The benefits for workers are just as powerful. With the commute gone, I spend a lot more time with my wife. I spend a lot less money on transportation. Without a commute, it turns out I don’t even need to own a car. When we need to get around, the bay area’s public transportation suits us fine, and when that’s not an option, Uber is.
No car payment. No gas. No daily train rides. More time with the people who matter most, and on top of all that, we don’t have to compete with people in need for housing inside San Francisco like we once did.
About a month ago I got to hang out in person with coworkers and enjoy a celebration together. Those face-to-face meetings are still important, but another company taught me that those meetings can be transformed from daily drudgery into electrifying magic.
A few months ago, my wife and I attended one of the annual retreats enjoyed by the Automattic team (makers of WordPress. Maybe you’ve heard of it. It powers a huge percent of sites on the internet). WordPress started life as an open source project that attracted collaborators from all over the world. From day one, Automattic has been a 100% remote work organization. Once a year, they all get together at a different amazing location for team bonding, training, and lots of fun.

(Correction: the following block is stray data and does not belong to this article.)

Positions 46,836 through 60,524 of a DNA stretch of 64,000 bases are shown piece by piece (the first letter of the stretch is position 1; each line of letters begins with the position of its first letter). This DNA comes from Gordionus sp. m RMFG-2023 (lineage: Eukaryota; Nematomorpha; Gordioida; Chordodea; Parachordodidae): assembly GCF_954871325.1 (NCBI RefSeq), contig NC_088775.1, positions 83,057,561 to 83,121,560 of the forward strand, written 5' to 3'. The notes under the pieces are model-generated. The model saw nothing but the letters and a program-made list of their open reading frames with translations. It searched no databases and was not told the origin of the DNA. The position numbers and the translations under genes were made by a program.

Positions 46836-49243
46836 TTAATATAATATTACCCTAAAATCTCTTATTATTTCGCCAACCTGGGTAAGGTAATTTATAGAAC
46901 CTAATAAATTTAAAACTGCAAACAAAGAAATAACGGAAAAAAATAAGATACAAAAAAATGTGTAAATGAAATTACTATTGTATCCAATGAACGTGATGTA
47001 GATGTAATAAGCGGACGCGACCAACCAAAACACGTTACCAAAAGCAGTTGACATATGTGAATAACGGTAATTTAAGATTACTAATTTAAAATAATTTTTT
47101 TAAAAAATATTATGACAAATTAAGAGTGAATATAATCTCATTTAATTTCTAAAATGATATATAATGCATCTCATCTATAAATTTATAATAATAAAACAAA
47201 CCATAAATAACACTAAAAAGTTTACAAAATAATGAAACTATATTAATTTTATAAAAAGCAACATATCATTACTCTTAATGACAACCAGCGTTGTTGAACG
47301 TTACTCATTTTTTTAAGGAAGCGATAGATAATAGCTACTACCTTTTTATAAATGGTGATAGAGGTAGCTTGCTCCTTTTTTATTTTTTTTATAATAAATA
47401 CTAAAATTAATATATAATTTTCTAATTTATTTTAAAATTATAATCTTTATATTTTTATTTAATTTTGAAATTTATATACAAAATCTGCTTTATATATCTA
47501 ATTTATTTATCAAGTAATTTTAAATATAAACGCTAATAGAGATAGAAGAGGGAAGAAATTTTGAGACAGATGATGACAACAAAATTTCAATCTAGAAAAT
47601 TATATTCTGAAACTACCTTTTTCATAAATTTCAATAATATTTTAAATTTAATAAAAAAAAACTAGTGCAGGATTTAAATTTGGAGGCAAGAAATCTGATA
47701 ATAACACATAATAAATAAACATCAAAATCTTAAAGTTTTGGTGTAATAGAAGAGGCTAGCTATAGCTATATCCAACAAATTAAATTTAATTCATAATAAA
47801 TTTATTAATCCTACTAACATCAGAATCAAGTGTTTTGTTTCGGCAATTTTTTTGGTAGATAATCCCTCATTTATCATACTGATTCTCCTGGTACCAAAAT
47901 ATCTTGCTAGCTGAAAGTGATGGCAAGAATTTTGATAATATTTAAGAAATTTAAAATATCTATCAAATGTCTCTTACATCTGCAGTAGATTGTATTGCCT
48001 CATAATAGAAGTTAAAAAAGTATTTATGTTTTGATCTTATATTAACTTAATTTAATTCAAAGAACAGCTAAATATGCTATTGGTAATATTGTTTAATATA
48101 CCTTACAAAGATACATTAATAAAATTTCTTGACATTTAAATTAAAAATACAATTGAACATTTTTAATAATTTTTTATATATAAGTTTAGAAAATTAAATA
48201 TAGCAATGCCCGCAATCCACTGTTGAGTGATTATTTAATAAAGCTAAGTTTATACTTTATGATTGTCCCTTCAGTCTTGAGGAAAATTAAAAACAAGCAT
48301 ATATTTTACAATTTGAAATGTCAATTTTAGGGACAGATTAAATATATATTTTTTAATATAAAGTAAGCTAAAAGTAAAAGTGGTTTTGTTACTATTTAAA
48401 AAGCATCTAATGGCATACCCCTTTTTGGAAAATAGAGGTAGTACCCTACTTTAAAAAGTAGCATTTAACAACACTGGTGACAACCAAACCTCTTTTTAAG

Here’s how one Automattic employee puts it:
“There’s no real way to describe what it’s like walking into a room full of people that you’ve never met in person, but feel like you know intimately already. When you only interact online, personalities seem to take on a much bigger form than they do with everyday interactions.” — Stephen McLeod
When the team is all remote, an in-person meeting feels like a family reunion. Instead of just another dull day at the office, it’s cause for celebration. In short, it’s magical in a way that I’ve never experienced in any office, anywhere before. We were honored to meet Matt Mullenweg face to face for the first time at such a special occasion. It’s a meeting we won’t forget.
I really enjoyed the rare get-togethers at Adobe. Rarity makes things special, and shared special experiences are amazing tonics for team morale.
Any company could reproduce Automattic’s amazing remote work success. From now on, every team I lead will have a strong remote work DNA. Remote teams are more productive, and counterintuitively, also tend to be better at efficient communication, frequently relying on asynchronous messaging, and only demanding interruption time in rare situations.
Another major advantage of remote work culture is that you can hire people who live literally anywhere in the world — dramatically expanding the pool of potential talent, and reducing the cost at the same time. With our severe talent shortage in the tech community, having more potential employees to chose from is a huge advantage.
A startup on a limited runway should seriously consider the benefits of delaying the cost of an office for as long as possible — and as Automattic proves, as long as possible could turn out to be a really long time. If you’re starting a new company, I encourage you to take a very serious look at how remote culture could extend your runway.
If you’re a programmer, the next time you look for a job, don’t take a position that fails to offer remote work. There are so many programming jobs out there, we have our pick of opportunities. If we band together for social responsibility, we have the power to create real change.